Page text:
Diagnosis: Different by Nature
Bruce Nauman, Help Me, Hurt me dead, 1975; Artaud, Letter, 1946A call for people from different 'cultures' (autistics, schizophrenics, people with developmental disabilities) to co-operate to the realisation of an artistic project.
Terms like psychosis, schizophrenia and autism flutter around in contemporary art discourse. Most of the times these diagnostic terms are borrowed from psychiatric vocabularies to point at certain developments in current post-modern societies. In fact a strong parallel can be detected between contemporary popularisation and celebration of these terms nowadays and the use of terms like hysteria and neuroses in the early years of this century. Many artists play with these notions, either to critique contemporary culture or on the level of visually imitating stereotypical notions of psychosis or schizophrenia, referring to them in playing with the abject.
At first sight the exhibition will sketch different translations of these romanticised or otherwise stereotyped notions. This will be done on the level of the exhibition as a representational system. An underlying critique, also embodied in the works of contemporary artists, will be directed at the distance or the distancing that is part of the spectaculization and stereotypicalization of the Mad Other. In fact the exhibition will theoretically refer to the discourse around the cultural Other, on colonisation, re-colonisation, the Jewish notion of Diaspora, the mechanism of inclusion and exclusion in the process of constructing identities etc. More important is that, with this attempt to reveal the limits of this exhibition from within, I will inevitably run up against the limits of representation at large.
If there is one thing that cannot be 'curated' in terms of represented (annexed, appropriated) it is the very difference that makes the other Other. Because of the limitations of our language, our symbolic order, we seem to have no other option as to annex this Otherness and bring it into our system of the 'self-same', thereby adjusting it till it fits into the stereotypes we already have. We are only able to measure otherness in terms of the same, to compare it along the scale running from absolutely identical to absolutely different. However, by assimilating the other to the self-same we necessarily rob it of tits very 'difference' that makes the other Other. The limits of representation will therefore run through the entire exhibition, voiced by artists whose work deals with (the limits of) self-representation and self-reflection in terms shared sensorial and perceptual experiences.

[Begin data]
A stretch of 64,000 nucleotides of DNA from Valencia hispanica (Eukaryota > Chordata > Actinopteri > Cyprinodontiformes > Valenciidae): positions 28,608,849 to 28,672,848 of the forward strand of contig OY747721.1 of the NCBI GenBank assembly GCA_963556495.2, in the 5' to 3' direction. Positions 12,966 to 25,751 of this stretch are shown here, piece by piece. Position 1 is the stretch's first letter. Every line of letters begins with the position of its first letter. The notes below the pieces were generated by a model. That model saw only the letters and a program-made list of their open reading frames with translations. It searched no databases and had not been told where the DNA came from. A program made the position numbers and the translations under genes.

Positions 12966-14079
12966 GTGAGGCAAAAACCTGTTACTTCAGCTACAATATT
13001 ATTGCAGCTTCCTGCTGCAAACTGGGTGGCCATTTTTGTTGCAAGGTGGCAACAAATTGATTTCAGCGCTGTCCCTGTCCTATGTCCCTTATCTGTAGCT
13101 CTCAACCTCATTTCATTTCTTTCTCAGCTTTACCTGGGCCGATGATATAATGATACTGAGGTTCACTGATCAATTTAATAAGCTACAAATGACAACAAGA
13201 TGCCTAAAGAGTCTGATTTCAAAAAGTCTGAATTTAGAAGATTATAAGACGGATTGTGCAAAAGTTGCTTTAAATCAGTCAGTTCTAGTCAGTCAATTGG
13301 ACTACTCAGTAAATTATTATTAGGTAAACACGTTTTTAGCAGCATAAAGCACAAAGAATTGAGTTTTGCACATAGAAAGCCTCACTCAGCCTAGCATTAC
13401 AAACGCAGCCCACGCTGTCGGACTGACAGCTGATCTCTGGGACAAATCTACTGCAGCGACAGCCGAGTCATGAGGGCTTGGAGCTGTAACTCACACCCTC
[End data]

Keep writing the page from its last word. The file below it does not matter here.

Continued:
Approaching the madness of the Other involves acknowledging our limits as well. It demands recognising our own imprisonment in a system that seems to be fully self-centred and self-sufficient, it forces us to accept our own 'idiotness'. As a subversive tactic this exhibition will therefore focus on the works of artists attempting to mirror our own blindspots. They will show us the imprisonment within a language that seems to only refer to itself and therefore cannot fulfil its promise of communication. The self-centredness of (especially Western) culture that violently establishes its identity by inclusion and exclusion of its people. They point at the inevitable loss of humanity Foucault has proclaimed so many times. Works will be incorporated by artists who use different tactics, among which: the return to pre-symbolic or nonsymbolic presentations, transgression of taboos, and non-production. As Foucault said it is these artists who will find in this 'nonplace' perhaps a 'place' from which to see the madness of ourselves, of our order and our culture.
As a third tactic space will be given to the work of artists who are 'neurologically different'. For obvious reasons these artists will not be labelled beforehand as such. Terms like autism, schizophrenia or any other psychiatric disorder will not be used in order to classify and thus stereotype individuals. Most of these artists have first been credited for their artistic production anyway, before they were labelled as being differently brained. Some however, had the misfortune of having received a diagnosis before they could bring their talents into the public arena. The contributions of this third party will be a strong argument to reconsider the way in which we divide our world in sane and insane, able and disabled, included and excluded. In fact, within this exhibition, the inversion has already taken place. Ine Gevers
Lecture at: Hotel New York, P.S. One, New York, 2000